As recruiters, one of the most common things we hear from decision makers is “bring me a good guy.” We can almost bet when we ask for a definition of a “good guy,” they’ll say “I’ll know him when I see him” or “you know what I mean, you’re a Recruiter!”
It still amazes us how many hiring managers make an intuitive decision in the first few minutes of interview and spend the rest of the meeting supporting their “gut feelings.” However, it’s no longer acceptable to run companies with employees chosen using the undigested matter of your intestines. Sure, you need to know if a candidate is a fit for the company, but that should only happen AFTER you determined if they can do the job. So many people make the mistake of hiring people who appear like themselves when in reality there are various skills and personalities typically required in any business.
Take an Estimator for example….
Sure, they need to be able to talk with vendors and negotiate price, but their real talent is being able to bang out cost projections on numerous bids, day after day. There is not a lot of deviation to this role, but getting it right on every job is essential to profitability.
This is analytical work that requires less “snoozing” and more focus. As candidates, Estimators are usually pretty factual and not too verbose, but that’s why we need them. They’re only interested in the bottom line. They’ll leave the people side of the business up to Project Managers and Sales staff. From our experience, their interviewing style is very much process driven. If you’re a hiring manager who is full of life and a little chaotic, you’ll drive an Estimator crazy. Alternatively, Estimators don’t typically walk through the front door like a bat out of hell.
So if you go on just your gut instinct you might miss out on a great candidate because stylistically you don’t gel.
Of course you should spend some time discussing a candidate’s background, but if someone has been with a few decent contractors for a reasonable amount of time it’s a safe bet they have the job fundamentals down. New England is a pretty small place, so it won’t take long to find out if someone is less than “stellar.”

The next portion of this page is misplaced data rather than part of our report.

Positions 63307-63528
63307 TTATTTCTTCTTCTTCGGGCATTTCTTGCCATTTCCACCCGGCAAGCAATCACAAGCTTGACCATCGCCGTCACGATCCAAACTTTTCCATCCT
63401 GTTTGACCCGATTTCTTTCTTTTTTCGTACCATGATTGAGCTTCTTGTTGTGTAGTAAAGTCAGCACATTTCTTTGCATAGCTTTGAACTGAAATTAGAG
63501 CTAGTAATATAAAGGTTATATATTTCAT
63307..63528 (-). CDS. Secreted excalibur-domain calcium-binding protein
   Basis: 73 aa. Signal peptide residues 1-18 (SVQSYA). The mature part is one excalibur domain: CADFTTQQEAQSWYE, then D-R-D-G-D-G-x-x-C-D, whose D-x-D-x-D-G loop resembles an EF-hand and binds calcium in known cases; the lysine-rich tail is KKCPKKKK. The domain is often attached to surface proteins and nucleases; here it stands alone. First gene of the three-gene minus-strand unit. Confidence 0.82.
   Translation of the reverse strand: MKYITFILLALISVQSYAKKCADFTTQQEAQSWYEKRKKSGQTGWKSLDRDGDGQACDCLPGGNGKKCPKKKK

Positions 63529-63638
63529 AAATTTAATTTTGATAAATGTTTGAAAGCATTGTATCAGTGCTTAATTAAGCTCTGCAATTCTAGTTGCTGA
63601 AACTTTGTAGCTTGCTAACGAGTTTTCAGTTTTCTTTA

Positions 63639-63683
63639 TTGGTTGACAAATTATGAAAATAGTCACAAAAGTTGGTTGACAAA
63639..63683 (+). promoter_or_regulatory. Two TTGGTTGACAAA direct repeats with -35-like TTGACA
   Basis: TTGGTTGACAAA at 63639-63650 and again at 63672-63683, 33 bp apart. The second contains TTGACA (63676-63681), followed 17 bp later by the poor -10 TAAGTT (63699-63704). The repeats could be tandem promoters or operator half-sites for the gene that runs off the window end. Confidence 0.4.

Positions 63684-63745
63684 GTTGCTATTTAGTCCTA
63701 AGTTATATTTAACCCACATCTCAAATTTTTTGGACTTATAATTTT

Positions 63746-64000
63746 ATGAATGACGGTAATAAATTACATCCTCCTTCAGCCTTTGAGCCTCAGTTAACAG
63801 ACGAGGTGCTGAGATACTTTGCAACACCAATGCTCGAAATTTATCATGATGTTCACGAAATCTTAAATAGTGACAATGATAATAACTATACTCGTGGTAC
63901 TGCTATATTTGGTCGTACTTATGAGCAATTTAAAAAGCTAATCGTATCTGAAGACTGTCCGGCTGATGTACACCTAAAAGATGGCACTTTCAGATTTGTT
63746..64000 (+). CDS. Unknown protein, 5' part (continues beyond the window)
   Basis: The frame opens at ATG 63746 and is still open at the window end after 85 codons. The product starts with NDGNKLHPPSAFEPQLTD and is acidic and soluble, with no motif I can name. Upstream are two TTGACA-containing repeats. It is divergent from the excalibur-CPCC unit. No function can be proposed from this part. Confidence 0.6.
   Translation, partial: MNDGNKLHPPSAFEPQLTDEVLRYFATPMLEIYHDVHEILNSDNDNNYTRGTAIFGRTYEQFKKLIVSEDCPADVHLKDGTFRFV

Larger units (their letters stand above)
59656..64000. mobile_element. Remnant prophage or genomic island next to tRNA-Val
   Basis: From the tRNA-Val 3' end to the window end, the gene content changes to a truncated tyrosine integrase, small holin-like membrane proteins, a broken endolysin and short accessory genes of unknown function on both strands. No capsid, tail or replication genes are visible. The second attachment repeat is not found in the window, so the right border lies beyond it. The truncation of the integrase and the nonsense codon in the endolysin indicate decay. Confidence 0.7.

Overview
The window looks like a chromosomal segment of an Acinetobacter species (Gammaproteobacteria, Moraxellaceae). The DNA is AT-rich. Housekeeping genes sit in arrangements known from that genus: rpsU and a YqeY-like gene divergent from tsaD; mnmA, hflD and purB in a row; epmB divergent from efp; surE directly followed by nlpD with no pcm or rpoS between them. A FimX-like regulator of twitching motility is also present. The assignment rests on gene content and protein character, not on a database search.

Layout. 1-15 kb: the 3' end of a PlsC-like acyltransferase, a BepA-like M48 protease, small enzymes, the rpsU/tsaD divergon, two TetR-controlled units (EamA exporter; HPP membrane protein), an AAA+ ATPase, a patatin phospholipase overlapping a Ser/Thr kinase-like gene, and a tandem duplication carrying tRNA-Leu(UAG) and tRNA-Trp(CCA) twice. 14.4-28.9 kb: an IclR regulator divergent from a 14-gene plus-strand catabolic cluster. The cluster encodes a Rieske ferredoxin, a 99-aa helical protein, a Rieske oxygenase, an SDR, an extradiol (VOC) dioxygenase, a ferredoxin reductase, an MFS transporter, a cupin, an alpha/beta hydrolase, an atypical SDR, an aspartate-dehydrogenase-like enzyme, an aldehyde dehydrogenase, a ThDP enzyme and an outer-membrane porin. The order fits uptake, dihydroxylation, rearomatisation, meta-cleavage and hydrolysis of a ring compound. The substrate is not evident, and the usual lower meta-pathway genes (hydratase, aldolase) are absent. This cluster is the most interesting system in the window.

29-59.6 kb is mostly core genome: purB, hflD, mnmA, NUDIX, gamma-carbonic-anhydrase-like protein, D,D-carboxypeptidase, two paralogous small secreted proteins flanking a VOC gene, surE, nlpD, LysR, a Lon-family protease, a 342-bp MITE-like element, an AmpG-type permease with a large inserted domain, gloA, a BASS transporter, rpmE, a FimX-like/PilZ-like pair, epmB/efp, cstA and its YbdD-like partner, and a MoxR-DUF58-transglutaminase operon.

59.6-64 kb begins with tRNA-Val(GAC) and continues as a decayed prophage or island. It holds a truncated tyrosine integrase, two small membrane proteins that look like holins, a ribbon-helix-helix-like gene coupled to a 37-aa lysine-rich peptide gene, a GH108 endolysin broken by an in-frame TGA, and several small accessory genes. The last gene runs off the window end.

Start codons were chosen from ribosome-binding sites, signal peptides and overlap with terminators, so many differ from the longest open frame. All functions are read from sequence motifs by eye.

Have you ever asked an Estimator to see some of their previous bids? Obviously you don’t want to break any confidentiality, but it’s still a good practice to ask. Get them to walk you through a take-off during the interview or maybe show them a purposely flawed bid and see if they highlight the error. The goal is to find ways to test them on their actual job skills in real time.
Long story short…
Finding a “good guy” needs to have structure. A candidate needs clarity around expectations for a role. Tell them what is required and give examples around how they will be successful in the first 90 days, 6 months and after a year.
We recommend starting with some critical areas that you would like addressed, say four or five tasks. Give the candidate a half hour alone with a computer and ask them to determine the hierarchy of needs and get them to write a simple one page “recommendation and next steps” document. You’re not looking for a working business plan here – you are just testing for their ability to jump in and see how they respond being put out of their comfort zone, their critical thinking skills, and the level of literacy etc. and most importantly; their confidence.
Here are 5 simple steps in making a great hire…
(1) Explain to the candidate, explicitly, what needs to be achieved in the next 12 months;
(2) Review their background for commonality or similar projects that can be leveraged;
(3) Discuss how, when, where and why they have done those things before – look for examples of resourcefulness and creativity;
(4) Collect the names of people who can attest that they have successfully achieved;
(5) And, if you can conclude that they could do the job THEN consider fit. Would you like working with them all day, do they bring something different to the team, do they have outlying skills that have value etc.
Once you are clear on the above, it will be much easier to find a “good guy.” Call us if you need a gut check.
Image Credit: Andreas Fusser Edited: 11/18/2016